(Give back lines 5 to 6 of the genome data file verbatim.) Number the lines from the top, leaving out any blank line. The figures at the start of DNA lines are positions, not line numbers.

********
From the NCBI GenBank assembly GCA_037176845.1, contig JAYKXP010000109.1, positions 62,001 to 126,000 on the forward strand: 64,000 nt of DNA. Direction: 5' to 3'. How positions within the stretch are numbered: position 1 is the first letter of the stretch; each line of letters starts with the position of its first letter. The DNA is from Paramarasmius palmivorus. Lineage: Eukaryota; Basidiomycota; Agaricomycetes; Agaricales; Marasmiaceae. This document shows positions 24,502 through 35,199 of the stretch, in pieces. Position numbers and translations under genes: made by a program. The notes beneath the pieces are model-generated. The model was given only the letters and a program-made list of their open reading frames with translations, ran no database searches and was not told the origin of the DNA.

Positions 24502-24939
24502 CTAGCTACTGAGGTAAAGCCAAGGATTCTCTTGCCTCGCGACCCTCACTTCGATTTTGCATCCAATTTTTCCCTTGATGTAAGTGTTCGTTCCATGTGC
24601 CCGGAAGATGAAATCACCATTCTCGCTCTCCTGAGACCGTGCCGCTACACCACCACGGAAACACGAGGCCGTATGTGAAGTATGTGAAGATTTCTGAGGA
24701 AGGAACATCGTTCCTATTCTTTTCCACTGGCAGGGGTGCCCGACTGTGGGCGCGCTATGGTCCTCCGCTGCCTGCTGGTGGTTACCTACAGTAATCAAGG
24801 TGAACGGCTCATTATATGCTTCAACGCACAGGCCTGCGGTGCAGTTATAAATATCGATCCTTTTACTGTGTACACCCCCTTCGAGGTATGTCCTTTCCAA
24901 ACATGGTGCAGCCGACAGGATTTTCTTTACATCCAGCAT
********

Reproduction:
24701 AGGAACATCGTTCCTATTCTTTTCCACTGGCAGGGGTGCCCGACTGTGGGCGCGCTATGGTCCTCCGCTGCCTGCTGGTGGTTACCTACAGTAATCAAGG
24801 TGAACGGCTCATTATATGCTTCAACGCACAGGCCTGCGGTGCAGTTATAAATATCGATCCTTTTACTGTGTACACCCCCTTCGAGGTATGTCCTTTCCAA